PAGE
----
Long before Masters went belly-up, we went there one day when there was a huge number of staff doing a stocktake. Not just Masters employees but Woollies and other persons.

We asked what was happening and we were told they were checking to ascertain just how much stock was missing.

Apparently it was not the just small concealable items but large items which would be impossible to conceal were also being regularly stolen.


#25

When I worked retail the reason we checked bags had nothing to do with stopping people who had stolen things. It was about discouraging them from trying to steal in the first place. Realistically if someone had stolen something we couldn’t stop them as we weren’t the police, but people are much less likely to attempt it if they know staff are paying attention.


#26

Very much akin to the old saying “Locks are only to keep honest people honest”.


#27

I attended a conference around 20 years ago where one topic was theft prevention.

The presenter spoke about an independent hardware business who were being ripped off by tradies picking up the very large and expensive ute toolboxes and then going to the counter to claim they had bought them and wanted refunds.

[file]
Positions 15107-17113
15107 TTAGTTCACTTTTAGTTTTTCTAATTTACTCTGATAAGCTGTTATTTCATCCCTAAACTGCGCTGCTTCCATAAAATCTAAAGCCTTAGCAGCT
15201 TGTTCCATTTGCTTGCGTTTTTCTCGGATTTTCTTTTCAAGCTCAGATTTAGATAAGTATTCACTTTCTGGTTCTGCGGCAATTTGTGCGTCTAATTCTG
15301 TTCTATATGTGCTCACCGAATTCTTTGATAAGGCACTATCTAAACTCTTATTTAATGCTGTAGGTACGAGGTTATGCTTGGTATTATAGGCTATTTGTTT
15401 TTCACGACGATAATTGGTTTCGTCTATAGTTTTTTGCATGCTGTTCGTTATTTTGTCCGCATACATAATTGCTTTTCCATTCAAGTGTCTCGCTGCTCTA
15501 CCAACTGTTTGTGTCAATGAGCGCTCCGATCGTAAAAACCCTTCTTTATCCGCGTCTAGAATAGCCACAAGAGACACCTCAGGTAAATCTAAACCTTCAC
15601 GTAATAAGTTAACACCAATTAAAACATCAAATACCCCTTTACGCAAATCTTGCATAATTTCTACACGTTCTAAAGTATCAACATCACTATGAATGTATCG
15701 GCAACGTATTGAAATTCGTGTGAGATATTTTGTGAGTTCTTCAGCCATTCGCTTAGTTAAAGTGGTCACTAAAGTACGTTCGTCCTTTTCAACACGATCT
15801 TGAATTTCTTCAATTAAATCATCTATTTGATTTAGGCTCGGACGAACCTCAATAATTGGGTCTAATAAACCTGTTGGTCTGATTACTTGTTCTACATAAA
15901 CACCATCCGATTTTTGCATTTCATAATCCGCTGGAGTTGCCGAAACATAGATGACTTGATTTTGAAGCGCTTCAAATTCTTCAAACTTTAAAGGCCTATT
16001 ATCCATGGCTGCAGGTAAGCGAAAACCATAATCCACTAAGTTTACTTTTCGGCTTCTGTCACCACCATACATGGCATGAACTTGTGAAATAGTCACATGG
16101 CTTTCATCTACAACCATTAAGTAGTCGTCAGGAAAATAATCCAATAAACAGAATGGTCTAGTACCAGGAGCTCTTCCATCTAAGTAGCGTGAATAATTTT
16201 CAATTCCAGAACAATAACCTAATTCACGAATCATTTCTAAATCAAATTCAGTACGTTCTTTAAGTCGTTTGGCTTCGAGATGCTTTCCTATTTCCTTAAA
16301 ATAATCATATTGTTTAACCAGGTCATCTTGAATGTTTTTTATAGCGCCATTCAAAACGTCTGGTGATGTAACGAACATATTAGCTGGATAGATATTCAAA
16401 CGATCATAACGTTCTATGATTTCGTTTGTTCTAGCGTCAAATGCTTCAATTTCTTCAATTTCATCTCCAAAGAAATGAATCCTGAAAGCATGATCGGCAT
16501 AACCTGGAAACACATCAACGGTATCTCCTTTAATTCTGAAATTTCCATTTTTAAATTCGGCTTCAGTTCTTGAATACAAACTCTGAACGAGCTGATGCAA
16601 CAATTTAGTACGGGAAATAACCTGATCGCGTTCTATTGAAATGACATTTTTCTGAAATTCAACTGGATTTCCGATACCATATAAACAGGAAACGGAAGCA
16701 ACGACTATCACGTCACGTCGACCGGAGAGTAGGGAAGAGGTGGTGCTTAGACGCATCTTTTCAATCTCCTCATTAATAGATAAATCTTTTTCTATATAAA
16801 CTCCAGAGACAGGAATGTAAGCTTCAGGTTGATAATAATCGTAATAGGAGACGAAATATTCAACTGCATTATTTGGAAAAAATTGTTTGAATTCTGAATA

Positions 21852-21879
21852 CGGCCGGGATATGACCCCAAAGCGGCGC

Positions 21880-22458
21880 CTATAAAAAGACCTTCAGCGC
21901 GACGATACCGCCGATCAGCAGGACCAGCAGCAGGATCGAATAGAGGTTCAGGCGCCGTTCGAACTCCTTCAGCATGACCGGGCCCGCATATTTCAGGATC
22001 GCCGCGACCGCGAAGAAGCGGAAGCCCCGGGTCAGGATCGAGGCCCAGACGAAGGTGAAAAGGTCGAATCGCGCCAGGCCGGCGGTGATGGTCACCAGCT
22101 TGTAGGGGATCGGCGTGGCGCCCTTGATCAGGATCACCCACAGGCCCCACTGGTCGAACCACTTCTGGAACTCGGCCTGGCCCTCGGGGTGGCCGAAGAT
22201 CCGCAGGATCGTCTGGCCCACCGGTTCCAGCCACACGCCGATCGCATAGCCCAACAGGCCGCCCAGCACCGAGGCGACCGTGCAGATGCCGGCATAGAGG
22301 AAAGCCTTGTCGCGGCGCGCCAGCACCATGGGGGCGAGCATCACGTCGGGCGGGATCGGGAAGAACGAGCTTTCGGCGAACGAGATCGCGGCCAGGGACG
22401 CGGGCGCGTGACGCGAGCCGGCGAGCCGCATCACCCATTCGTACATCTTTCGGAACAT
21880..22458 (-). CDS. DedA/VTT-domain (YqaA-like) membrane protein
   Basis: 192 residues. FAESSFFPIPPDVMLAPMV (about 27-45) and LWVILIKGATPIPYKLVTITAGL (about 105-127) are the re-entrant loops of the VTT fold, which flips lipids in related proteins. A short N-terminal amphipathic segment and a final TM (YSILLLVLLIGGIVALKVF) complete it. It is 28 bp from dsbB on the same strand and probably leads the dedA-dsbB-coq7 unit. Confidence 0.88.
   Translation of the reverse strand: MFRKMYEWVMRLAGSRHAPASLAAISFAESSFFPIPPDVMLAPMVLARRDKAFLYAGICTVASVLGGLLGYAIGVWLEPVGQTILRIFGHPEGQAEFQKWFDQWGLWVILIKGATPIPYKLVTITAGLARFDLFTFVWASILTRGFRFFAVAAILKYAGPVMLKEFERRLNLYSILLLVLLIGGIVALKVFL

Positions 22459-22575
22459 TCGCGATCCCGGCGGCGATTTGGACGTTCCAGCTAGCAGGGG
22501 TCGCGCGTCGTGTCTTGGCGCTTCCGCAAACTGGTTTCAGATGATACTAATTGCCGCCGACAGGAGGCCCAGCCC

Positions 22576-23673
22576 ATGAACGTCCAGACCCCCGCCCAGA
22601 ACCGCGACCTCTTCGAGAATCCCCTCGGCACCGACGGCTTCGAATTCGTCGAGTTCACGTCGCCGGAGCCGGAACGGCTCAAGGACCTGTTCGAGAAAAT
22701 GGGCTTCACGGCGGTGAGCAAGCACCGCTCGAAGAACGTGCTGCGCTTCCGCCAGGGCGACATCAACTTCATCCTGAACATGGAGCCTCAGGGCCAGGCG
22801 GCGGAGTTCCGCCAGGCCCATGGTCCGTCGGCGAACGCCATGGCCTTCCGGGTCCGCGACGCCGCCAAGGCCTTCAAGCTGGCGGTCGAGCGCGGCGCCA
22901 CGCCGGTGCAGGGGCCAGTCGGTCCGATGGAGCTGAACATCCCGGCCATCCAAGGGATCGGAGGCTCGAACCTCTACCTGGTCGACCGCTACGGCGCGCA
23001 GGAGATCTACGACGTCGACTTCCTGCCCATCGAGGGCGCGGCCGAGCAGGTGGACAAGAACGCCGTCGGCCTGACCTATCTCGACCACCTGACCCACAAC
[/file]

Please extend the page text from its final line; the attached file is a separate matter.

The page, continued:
The frustrated owner instructed the staff that only he was to approve any refunds on the toolboxes, and if anyone else did, they would be fired.

A tradie attended the counter with a toolbox he claimed to have purchased and requested a refund, but the staff member stated that the boss was out, and only he could approve a refund.

The tradie said that he would return later and left the store with the toolbox.

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#28

Absolutely agree. I can’t understand why anyone would object to a bag check unless they had something to hide.


#29

When you are being asked to have a bag checked it is an invasion of your privacy whats next empty your pockets and take off your shoes and socks. You are being put in the same basket as thief. Also what happens is profiling which is an even further erosion of your rights.